A new defence of the fossil Ida as a precursor to today’s primates, including humans, has emerged from the research team that last year bought and promoted the 47-million-year-old remains.

Ida, or Darwinius masillae, was described in 2009 by Jens Franzen at the Research Institute and Natural History Museum of Senckenberg in Frankfurt, Germany, and colleagues, who identified it as a haplorrhine, precursors to modern-day monkeys and apes. However, two studies by other groups since then citing evidence from a new fossil and an independent study of similar primate fossils concluded Ida was closer to the strepsirrhine branch, precursors to today’s lemurs, (see ‘Fossil primate challenges Ida’s place’).

“If you say ‘I have something in the line of hominids’, another palaeontologist will say you are wrong,” says palaeontologist John de Vos of the National Museum of Natural History in Leiden, the Netherlands, the author of a 2008 article in the Journal of the History of Biology on scientific disagreements about Neanderthals, Homo erectus and Homo floresiensis. But this particular disagreement is smaller than those, de Vos adds, because Ida is much further removed from modern primates and fewer palaeontologists study this area.

Creative scoring

Franzen and colleagues including Philip Gingerich, the lead author on the Ida team’s latest paper, wrote in a statement for the media that their new analysis “was made by excluding fossil taxa consisting only of small fragments like single teeth or jaws”.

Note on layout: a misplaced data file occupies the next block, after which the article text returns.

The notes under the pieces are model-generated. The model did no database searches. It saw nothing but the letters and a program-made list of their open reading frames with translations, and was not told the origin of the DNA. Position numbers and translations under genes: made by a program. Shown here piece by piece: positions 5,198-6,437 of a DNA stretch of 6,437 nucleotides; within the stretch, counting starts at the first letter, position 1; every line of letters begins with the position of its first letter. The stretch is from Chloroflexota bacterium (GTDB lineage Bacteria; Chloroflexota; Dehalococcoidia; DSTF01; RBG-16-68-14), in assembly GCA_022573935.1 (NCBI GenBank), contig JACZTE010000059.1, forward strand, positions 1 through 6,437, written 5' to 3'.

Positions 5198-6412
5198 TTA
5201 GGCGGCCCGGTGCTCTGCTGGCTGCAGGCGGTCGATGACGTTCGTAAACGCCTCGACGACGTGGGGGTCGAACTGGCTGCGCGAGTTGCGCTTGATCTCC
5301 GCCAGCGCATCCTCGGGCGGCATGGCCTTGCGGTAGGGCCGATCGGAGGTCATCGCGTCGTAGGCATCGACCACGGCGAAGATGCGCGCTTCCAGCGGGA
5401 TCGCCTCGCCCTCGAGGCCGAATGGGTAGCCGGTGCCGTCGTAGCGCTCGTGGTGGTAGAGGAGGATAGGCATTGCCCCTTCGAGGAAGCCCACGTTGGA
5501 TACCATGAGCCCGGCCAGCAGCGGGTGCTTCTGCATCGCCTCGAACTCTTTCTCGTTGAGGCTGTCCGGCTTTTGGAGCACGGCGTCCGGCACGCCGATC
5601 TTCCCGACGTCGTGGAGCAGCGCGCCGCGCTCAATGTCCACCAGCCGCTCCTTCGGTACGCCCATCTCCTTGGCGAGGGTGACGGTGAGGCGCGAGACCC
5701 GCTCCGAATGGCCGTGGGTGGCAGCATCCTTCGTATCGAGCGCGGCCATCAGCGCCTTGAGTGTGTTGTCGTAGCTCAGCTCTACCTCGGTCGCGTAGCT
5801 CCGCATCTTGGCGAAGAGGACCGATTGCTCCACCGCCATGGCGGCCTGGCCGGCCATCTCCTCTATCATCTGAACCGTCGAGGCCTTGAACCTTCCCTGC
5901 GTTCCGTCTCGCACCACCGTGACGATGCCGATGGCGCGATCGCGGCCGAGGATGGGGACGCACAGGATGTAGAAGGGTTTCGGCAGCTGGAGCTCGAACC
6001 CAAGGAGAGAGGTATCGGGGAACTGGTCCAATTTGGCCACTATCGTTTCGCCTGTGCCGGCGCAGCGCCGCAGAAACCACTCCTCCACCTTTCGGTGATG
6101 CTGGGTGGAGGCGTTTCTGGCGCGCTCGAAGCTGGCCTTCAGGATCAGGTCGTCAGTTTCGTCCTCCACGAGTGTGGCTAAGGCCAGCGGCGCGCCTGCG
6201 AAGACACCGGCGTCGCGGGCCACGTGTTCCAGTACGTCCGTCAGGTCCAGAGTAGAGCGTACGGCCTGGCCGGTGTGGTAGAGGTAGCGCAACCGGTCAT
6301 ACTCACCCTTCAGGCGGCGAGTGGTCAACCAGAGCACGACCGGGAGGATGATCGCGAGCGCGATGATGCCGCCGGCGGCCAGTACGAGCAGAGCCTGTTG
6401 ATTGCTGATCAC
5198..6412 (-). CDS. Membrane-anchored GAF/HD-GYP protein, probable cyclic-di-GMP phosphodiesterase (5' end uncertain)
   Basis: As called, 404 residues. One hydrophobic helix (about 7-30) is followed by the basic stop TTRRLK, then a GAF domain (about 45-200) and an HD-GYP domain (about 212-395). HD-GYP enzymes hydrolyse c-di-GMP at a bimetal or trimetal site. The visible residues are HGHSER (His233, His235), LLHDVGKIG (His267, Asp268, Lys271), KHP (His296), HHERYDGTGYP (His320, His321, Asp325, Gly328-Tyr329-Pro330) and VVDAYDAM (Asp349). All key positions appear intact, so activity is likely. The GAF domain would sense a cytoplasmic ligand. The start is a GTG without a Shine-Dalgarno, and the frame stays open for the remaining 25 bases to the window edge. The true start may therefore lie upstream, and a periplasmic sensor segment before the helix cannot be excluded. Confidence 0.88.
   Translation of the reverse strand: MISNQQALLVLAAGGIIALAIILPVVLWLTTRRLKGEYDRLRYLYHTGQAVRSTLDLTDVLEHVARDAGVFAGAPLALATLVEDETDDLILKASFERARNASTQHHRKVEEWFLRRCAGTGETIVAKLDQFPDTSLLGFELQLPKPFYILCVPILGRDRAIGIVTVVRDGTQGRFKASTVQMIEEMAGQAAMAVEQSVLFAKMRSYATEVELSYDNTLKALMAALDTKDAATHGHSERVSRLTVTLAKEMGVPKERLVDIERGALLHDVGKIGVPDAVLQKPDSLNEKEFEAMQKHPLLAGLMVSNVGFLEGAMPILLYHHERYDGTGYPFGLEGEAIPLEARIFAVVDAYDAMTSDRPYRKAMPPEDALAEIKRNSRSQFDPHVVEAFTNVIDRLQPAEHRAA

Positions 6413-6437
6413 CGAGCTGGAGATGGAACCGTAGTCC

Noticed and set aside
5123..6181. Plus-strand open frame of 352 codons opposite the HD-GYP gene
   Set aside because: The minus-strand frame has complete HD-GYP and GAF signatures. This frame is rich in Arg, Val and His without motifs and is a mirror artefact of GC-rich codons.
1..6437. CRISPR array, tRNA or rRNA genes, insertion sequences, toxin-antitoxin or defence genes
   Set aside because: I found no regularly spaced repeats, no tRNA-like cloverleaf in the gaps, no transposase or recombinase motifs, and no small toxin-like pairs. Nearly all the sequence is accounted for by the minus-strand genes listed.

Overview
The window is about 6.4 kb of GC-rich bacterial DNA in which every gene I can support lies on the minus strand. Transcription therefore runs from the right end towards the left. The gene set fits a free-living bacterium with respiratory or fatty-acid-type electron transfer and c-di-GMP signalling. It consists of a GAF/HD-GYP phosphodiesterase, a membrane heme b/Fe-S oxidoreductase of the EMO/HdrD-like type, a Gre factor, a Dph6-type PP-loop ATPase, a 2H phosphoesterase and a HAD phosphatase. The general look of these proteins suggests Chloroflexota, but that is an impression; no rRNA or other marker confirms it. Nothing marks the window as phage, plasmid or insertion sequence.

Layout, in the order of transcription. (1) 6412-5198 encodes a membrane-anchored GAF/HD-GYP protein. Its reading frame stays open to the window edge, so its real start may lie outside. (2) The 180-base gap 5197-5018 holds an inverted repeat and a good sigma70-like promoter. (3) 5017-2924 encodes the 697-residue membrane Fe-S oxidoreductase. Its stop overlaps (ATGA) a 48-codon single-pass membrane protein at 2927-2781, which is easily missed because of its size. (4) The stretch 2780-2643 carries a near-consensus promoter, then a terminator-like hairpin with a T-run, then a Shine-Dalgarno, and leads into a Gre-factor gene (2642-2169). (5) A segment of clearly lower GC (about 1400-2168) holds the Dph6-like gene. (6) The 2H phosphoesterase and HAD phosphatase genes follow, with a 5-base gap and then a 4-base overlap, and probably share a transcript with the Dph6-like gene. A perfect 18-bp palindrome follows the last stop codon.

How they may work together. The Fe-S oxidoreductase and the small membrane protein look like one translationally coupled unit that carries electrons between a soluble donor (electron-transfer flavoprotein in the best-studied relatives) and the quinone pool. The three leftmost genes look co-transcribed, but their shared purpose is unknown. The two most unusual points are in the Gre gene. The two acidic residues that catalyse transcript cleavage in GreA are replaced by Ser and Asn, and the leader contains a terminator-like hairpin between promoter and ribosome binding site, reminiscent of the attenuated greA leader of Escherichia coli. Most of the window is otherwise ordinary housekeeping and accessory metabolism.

They did not write that the new analysis excludes all fossils other than Ida, comparing her only to eight living primates. For comparison, similar studies of fossil primates by other researchers have examined up to 117 species. Franzen told Nature, “There are almost no skeletons comparable to Darwinius … our opponents are referring mostly to fragments of jaws and teeth.”

Other palaeontologists are not buying the argument. Palaeontologist John Fleagle of the State University of New York in Stony Brook says, “Why not include data from the many fossils from the past 54 million years?” Evolutionary anthropologist Blythe Williams at Duke University in Durham, North Carolina, lead author of one of the papers that placed Ida among the lemur ancestors, says, “I’d love to see an analysis like they’re doing with a much broader [range of] taxa”, including some “spectacularly preserved” fossil lemurs.

Building a family tree — or phylogeny — always includes some subjectivity: in addition to choosing which species to include, researchers must decide which characteristics of each species to include in the analysis, and then they must score each characteristic. For Ida, that might involve deciding which bones in the ear are relevant and comparing their shapes or relative sizes to those in other species.